No. The Sisters of Seraphix had been innocent. They hadn’t been life-force sucking monsters, turning beautiful youths to stone. Ah, but she remembered some of her Sisters from the garden, didn’t she? Like Mel. Only she’d only had two arms, but so did Angharad. 

Aggie shuddered, covered her face with her hands.

“Aggie.” The “Voice”, only hadn’t his name been Dyvian back then? Yes, Dyvian Ashelocke. Kin to the Lady Duessa herself. Only now he reached up to gently lower her hands, to force her to meet her gaze. 

No boy from the Gardens of Arachne would ever dare such a thing. Nor could Dyvian have grown up to manhood. The boys blossoming in the gardens were plucked before they could over-ripen. This one had been drained of his life during a Marriage Feast. Dyvian Ashelocke should be a statue, standing eternally young and beautiful in his bride’s garden. Eternally still. 

Only he’d come back to take his revenge upon her Sisters and herself by using one of their own. Why did he speak so kindly to her now?

“This is our chance for a fresh start, Aggie.” How beautiful those prismatic eyes were, reflecting her back. “Yours, mine, and your Sisters. In the village of Omphalos with Seraphix. It could happen, Aggie, if you trust in us. If you trust in yourself.”

“Too good to be true,” she muttered, looking down at their hands. Somehow he’d place the tear gem back in hers. “I don’t believe in things too good to be true.”

“You will, if a miracle happens.” He smiled and released her fingers. Stepped back from the cart and the horse. “And it will, Aggie. Just keep following this road to Omphalos. You’ll see.”

Mists rose the ground and the sides of the road. He smiled, giving one sideways glance before he headed off into them. 

“Guess I will,” she muttered, feeling her heart lighten just a bit even though she should know better. She picked up the reins with one hand, still clenching the jewel in the other.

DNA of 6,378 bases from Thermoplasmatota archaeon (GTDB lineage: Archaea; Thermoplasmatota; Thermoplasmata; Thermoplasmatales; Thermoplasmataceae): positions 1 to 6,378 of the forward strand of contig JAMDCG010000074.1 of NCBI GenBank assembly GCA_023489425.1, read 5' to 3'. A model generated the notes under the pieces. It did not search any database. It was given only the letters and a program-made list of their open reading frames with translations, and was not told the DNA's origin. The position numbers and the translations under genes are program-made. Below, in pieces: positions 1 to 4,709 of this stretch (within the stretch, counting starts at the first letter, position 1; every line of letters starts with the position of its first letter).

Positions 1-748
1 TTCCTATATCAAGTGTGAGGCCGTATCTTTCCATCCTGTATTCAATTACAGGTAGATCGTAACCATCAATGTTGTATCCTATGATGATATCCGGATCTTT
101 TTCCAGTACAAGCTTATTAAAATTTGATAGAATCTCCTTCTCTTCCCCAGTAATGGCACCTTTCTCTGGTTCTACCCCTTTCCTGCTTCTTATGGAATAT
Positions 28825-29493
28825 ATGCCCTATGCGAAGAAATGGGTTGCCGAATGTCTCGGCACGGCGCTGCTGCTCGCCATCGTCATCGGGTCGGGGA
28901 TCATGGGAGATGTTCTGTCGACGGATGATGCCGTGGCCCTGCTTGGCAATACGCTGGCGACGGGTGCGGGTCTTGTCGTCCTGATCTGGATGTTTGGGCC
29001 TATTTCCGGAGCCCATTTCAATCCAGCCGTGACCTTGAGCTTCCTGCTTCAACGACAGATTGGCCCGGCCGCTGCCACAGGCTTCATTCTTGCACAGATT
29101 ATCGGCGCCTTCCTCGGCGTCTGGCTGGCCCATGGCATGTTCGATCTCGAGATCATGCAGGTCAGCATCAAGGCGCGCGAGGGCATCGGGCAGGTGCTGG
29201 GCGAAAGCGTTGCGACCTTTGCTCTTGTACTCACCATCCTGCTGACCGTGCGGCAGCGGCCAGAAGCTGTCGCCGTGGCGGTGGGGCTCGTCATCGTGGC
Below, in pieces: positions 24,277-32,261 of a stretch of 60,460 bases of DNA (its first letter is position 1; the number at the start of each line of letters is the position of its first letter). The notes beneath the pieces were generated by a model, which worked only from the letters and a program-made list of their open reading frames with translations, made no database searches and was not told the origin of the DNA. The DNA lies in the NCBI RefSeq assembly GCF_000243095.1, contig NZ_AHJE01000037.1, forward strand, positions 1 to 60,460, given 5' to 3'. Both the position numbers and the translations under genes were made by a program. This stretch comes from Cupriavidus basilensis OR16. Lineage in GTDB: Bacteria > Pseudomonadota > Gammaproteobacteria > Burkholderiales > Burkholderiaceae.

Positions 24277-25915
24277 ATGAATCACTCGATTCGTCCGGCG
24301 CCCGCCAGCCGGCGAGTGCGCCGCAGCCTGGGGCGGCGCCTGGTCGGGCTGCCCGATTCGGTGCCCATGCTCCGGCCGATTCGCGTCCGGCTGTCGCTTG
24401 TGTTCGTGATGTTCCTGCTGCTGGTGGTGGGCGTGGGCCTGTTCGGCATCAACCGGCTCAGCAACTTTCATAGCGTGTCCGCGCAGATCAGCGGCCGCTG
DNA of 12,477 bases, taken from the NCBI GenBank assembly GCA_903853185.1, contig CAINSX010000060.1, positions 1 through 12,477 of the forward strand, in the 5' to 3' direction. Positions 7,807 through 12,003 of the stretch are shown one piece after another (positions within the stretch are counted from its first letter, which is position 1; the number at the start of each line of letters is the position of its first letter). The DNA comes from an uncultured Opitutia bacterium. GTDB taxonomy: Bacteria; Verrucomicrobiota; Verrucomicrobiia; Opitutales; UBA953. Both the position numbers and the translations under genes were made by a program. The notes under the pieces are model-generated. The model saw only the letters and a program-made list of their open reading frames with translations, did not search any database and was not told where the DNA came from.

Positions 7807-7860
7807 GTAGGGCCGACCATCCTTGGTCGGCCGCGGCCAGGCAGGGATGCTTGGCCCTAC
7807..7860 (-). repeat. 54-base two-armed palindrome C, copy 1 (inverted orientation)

For a moment she saw Meggie’s round face, smiling back at her. Almost as if her former Sister was promising they would meet again. 

Aggie didn’t know if she believed if they would, but she wanted to. 

Like my style of writing? Here are links leading to my published works…

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Lift Your Gaze to the Stars: A Party, A Trap Part 2

This is the second part of a freebie story for my Work in Progress Lift Your Gaze to the Stars, inspired by the prompts of P.T. Wyant at ptwyant.com

“Indeed, Ilona, I was pleasantly surprised by how well-bred your children are, judging from how muddle-headed and ill-mannered Dylan can be.” Evelyn nodded in Marchen’s direction. “I suppose I can blame Gino for some of that.”

“You insult your own flesh and blood in front of these strangers and have the nerve to accuse Dylan of being ill-mannered?” Aunt Illya let go of my hand, rose to look my mother right in the eye. 

They were almost the same height, Evelyn and Ilona.

Aunt Illya leaned a little closer to my mother. “You’re making it obvious to everyone, Evie, just who Dylan gets any ill-manners from!”

“Not that you’ve done anything to discourage those manners.” Evelyn didn’t flinch or move away. Her lips were inches from her former lover’s. “Not that I’m ungrateful. You’ve taken care of my son, even if that care was questionable. For that I’m grateful.”

My mother took a step back, raising her voice. “All things, however, must come to an end.”